The B-WB1M-WPAN1 is ST’s first hardware connectivity expansion board based on the STM32WB1MMC wireless microcontroller. It features a thermometer and an accelerometer to capture fundamental environmental data. It comes with the MB1880A USB board to power the system from a PC or a battery and provides power measurement capabilities. The board can also welcome an SMA connector for an external antenna for teams wishing to test a custom or cost-effective solution for niche applications, among other things. However, instead of just talking about our device, we wanted to share some of our expertise by pointing out the questions engineers should always ask when choosing a Bluetooth module.
Table of Contents
- Why choose a module in the first place?
- What is inside the module?
- Ask what the module can do
Why choose a module in the first place?
Engineers are familiar with modules and reference designs, but the increasing popularity of rapid prototyping and soft launches has bolstered their adoption. Instead of waiting 12 to 18 months to release the first version of a product to market, a board like the B-WB1M-WPAN1 and a module like the STM32WB1MMC can cut development times to 6 months. Selling a low-volume iteration rapidly is not only financially beneficial as teams start to see a return on investments sooner, but it can save a lot of time and money. As the first customers share feedback, the next iteration manufactured in high quantities will be more fleshed out, feature-rich, and less likely to have a breaking bug or vulnerability.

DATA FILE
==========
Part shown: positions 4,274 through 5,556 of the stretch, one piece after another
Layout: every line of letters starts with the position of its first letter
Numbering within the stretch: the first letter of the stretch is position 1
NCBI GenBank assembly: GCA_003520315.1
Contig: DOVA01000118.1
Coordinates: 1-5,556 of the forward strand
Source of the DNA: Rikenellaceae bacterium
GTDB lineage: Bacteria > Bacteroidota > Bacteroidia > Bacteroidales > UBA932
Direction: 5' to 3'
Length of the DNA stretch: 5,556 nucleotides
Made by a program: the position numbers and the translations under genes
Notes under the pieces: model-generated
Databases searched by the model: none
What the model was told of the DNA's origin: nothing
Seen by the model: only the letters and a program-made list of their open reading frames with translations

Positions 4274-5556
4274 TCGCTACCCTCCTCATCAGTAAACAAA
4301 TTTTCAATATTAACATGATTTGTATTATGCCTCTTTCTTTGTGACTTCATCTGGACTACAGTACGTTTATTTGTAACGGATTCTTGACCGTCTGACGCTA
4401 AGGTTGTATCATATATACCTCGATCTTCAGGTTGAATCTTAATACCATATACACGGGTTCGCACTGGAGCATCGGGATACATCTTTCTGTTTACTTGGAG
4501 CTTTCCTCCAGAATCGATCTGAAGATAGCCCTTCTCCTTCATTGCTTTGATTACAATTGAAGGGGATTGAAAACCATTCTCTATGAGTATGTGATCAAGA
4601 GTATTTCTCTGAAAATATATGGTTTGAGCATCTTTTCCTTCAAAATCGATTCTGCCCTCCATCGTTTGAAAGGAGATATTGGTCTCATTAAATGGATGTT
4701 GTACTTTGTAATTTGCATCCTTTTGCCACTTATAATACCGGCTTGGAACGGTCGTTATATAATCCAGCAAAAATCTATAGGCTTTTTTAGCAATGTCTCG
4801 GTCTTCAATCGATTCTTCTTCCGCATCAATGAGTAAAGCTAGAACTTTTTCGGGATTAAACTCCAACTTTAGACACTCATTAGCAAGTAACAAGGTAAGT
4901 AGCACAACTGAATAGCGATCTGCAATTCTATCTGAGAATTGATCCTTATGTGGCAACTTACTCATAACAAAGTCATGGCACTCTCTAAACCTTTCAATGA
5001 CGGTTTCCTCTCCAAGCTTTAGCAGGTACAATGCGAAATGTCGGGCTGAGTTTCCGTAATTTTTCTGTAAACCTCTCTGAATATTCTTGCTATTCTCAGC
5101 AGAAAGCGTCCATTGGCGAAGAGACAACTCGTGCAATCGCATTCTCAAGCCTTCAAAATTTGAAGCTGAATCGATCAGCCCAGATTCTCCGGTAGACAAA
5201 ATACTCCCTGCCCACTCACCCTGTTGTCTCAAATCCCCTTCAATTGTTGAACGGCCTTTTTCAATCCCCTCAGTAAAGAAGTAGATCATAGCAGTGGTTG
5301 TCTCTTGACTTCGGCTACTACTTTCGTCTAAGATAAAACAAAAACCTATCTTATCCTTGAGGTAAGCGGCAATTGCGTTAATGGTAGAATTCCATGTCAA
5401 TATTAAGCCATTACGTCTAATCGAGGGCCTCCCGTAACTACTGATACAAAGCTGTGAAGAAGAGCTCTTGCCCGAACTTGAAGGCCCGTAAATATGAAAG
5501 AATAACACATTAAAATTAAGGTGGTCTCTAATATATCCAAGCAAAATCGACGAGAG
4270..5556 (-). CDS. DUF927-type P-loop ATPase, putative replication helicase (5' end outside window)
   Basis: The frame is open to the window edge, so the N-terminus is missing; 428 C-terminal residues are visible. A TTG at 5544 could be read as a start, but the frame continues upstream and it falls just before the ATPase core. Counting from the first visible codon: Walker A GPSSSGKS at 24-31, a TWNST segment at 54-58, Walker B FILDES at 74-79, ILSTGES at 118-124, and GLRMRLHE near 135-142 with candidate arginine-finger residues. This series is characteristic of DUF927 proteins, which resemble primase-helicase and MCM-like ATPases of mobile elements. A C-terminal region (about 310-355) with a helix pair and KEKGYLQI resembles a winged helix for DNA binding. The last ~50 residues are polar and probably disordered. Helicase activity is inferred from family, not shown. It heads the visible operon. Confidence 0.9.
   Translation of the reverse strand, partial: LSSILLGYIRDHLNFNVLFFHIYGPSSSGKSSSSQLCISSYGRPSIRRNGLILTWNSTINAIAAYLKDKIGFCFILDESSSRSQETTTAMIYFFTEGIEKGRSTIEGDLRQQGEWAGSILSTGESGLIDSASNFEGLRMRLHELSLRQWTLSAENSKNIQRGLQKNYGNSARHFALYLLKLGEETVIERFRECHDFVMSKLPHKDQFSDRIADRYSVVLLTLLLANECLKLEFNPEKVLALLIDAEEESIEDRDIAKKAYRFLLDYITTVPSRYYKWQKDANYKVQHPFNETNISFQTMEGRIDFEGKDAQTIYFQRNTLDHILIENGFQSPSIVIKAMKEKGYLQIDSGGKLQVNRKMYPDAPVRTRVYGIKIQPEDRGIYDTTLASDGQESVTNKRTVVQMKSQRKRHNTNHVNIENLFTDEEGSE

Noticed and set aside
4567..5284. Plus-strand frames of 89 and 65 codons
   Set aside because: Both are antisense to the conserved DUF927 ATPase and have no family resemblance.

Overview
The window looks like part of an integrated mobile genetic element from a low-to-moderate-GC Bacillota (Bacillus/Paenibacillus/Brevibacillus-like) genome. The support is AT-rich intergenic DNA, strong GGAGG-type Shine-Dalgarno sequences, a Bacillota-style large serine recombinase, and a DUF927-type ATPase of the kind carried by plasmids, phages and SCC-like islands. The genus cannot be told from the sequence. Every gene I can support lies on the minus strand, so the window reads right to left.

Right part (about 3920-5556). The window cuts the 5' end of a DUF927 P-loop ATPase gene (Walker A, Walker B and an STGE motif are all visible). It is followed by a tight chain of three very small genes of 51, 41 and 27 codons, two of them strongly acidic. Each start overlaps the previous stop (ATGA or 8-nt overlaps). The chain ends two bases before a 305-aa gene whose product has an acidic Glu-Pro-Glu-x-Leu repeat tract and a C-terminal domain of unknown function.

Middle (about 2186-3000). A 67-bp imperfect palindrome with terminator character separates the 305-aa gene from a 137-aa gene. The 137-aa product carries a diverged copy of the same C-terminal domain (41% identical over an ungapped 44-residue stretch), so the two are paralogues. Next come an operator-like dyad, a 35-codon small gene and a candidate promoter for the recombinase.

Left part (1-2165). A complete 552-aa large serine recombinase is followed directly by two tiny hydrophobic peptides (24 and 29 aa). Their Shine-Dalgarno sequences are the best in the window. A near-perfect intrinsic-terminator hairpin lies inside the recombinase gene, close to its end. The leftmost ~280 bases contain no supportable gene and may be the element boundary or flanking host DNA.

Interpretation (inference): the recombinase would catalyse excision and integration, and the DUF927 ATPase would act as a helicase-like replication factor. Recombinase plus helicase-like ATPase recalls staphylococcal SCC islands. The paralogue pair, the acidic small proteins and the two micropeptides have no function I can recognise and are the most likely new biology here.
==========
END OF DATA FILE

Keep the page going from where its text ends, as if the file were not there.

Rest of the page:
The other reason to choose a module is to outsource the RF expertise required to create a Bluetooth application. Throughout this blog post, we show the intricacies that go into designing, tuning, and developing a product that relies on a wireless stack. That knowledge often requires companies to create a team internally by acquiring talents or to outsource many aspects of the creation process. Both paths are costly and force companies to focus on something that won’t help them stand out. By choosing a module, integrators no longer need RF experts. Consequently, instead of focusing on Bluetooth LE, they can dedicate more time and creative power on the features that will make their product truly unique.
For a case study of an ST Partner that relied on a module and poured more innovation into unique functionalities, check our blog post on 221e and its two inspiring lessons from the Muse, an AI-powered STM32 sensor module.
What is inside the module?
Does the module have matching filters?
For a reference design and its module to be truly effective, it must reduce costs and accelerate development. It’s the reason why the STM32WB1MMC includes an antenna and the MLPF-WB55-01E3, 2.4 GHz matching filters. While the antenna is a common feature, nearly all competing Bluetooth modules omit matching network and harmonic filters. Consequently, integrators must purchase companion chips, which raises the overall bill of materials (BoM), adds to the PCB layout’s complexity, and takes more time to develop. Indeed, finding the right filter and tuning the antenna requires costly expertise and time. By integrating those filters into the ST Bluetooth LE module, we removed all those considerations to make the overall experience more cost-effective and time-efficient.